The restaurant’s Yorktown location was forced to close in 2013 because it operated out of the Cole Digges House, which is owned by the National Park Service. Helseth said he remembers the financial stress his employees were under at the time.

Carrot Tree’s Yorktown location offered free meals to Coast Guard members until the government re-opens, and Helseth said he’s fed some 130 service members since the shutdown started. Carrot Tree Kitchens on Jamestown Road hosted a free all-you-can-eat spaghetti dinner for government employees, contractors and their families Friday.

After fundraising at both locations, the restaurant also recently made a $1,000 donation to the Coast Guard Benevolent Fund, he said.

“The fact that people like FBI and TSA agents, air traffic controllers and the Coast Guard aren’t receiving pay and are being forced to go into debt or take out loans, it just made us want to do something,” Helseth said.

‘Hit in the gut’

Tom Rooks, 44, served in the Coast Guard for 22 years and worked as a senior chief petty officer at the Coast Guard Training Center in Yorktown before retiring in September. He now lives in Queens Lake and is the head coach for the Williamsburg Boat Club.

He said became concerned when he learned a friend stationed at the Yorktown base was looking for day-labor jobs in the area to pay the bills.

“It felt like I got hit in the gut because the men who I served with are some of the best people that I’ve ever known,” he said. “Not that day labor is beneath them, but the idea that they had to resort to that just to be able to get groceries — I just felt like screaming at the TV or calling your congressman isn’t going to put groceries in their family’s pantry.”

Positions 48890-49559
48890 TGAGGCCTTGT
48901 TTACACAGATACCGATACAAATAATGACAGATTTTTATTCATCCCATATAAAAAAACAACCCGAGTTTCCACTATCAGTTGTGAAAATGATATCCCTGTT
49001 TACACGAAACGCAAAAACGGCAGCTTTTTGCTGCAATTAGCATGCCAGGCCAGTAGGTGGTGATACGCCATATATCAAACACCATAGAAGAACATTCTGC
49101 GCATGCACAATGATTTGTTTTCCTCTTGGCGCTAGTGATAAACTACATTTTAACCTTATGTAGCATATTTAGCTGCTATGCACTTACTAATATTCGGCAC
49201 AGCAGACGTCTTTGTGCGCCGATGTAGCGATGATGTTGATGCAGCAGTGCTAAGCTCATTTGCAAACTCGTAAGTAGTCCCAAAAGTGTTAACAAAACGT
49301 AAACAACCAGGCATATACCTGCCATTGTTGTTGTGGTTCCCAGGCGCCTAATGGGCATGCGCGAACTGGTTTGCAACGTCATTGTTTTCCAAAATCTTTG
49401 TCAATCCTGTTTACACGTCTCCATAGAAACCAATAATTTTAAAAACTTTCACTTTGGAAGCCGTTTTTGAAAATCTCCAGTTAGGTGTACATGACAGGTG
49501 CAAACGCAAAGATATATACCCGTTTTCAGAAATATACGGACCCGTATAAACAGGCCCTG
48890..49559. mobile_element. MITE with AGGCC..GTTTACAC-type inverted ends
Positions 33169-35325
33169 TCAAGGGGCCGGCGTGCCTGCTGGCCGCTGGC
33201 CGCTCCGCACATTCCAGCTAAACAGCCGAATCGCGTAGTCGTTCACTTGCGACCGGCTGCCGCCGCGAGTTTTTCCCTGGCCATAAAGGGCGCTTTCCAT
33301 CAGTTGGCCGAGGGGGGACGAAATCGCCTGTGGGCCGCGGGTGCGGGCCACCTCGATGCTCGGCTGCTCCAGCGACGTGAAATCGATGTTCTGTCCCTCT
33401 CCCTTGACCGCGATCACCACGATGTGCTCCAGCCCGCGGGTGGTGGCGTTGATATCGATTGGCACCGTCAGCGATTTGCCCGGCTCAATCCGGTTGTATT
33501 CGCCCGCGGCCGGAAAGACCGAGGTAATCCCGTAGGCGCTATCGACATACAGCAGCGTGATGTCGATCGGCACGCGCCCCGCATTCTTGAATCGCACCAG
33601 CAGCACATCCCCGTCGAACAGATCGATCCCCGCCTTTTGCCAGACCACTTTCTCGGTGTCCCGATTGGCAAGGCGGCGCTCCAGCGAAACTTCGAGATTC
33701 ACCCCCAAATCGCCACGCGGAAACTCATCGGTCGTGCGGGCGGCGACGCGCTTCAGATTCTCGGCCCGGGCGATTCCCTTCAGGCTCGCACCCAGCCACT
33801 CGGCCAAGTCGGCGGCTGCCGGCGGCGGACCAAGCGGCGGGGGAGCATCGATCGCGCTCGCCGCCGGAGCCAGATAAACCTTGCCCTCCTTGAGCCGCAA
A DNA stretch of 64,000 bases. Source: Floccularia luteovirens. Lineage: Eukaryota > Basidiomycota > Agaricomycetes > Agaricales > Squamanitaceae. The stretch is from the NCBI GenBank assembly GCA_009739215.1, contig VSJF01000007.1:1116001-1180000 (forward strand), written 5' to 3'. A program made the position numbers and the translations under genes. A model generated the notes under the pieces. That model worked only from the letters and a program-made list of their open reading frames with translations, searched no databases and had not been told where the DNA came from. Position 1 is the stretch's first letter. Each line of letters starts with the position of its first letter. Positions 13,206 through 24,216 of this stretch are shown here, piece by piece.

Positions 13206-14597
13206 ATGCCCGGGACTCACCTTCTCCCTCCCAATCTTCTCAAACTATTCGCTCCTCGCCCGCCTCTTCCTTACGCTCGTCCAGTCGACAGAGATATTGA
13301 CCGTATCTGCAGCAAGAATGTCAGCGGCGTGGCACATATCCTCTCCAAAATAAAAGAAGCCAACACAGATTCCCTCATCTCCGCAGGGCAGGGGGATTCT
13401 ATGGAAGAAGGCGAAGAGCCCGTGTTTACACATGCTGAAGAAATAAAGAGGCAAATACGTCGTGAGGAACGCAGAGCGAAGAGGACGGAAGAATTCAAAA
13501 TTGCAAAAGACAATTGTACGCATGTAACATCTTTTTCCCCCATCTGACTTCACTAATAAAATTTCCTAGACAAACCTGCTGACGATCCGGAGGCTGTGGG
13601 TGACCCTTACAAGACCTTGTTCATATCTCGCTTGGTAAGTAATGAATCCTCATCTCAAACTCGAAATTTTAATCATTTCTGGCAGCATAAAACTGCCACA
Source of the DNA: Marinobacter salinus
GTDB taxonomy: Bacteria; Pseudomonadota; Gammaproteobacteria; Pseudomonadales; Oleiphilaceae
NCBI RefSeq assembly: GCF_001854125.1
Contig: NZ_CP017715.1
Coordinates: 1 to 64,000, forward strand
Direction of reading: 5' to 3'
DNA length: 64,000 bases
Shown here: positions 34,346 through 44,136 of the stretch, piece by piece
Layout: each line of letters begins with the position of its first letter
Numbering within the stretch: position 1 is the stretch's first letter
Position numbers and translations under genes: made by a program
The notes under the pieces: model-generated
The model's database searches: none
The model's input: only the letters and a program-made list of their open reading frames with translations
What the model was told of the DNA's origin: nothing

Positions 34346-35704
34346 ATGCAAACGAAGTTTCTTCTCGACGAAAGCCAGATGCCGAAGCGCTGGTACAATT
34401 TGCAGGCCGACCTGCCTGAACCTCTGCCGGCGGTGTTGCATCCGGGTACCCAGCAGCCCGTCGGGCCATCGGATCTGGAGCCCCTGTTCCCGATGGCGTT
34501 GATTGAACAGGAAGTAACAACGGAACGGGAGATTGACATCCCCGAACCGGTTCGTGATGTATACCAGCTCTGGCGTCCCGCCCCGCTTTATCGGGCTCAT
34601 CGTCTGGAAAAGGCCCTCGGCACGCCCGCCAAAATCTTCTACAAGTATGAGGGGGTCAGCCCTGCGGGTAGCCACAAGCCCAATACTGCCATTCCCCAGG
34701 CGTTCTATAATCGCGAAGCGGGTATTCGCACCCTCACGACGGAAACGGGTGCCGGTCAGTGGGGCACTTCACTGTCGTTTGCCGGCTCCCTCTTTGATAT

Rooks emailed his homeowners association and asked neighbors who needed odd jobs done around their homes to hire Coast Guard service members.

Within six hours of sending the initial email, Rooks said he received responses from neighbors eager to help. After he compiled all of the jobs into a spreadsheet, he shared it with senior petty officers at the base to distribute among service members in need.

Since starting the spreadsheet last week, Rooks said he’s had close to 40 active duty Coast Guard members from Yorktown sign up for day-labor jobs in and around Queens Lake.

Jobs posted in the spreadsheet range from spreading gravel and moving boxes from garages, to removing downed tree branches and pressure-washing decks. Neighbors are encouraged to pay Coast Guard service members $25 per hour for the work.

“These men and women that I served with, they’ll fight each other for the chance to risk their lives to save a stranger, and now they’re still doing it, but not getting paid for it,” he said. “We’re supposed to be better than this.”

With the deal to temporarily re-open the government waiting on Congressional approval Friday afternoon, it remains unclear when federal employees will be paid. Rooks said he plans to continue helping Coast Guard members through his online job board until service members at the Yorktown base start getting paid.

“I’m not going to take anything down until we have more security,” he said. “The men and women at the base are really just trying to figure it all out, and the hardest part is the uncertainty.”

Ways to help

Area residents interested in offering day labor jobs for Coast Guard members can reach Rooks at

The Greater Williamsburg Chamber & Tourism Alliance has compiled a list of local businesses offering discounts or gathering donations for unpaid federal employees, which can be found at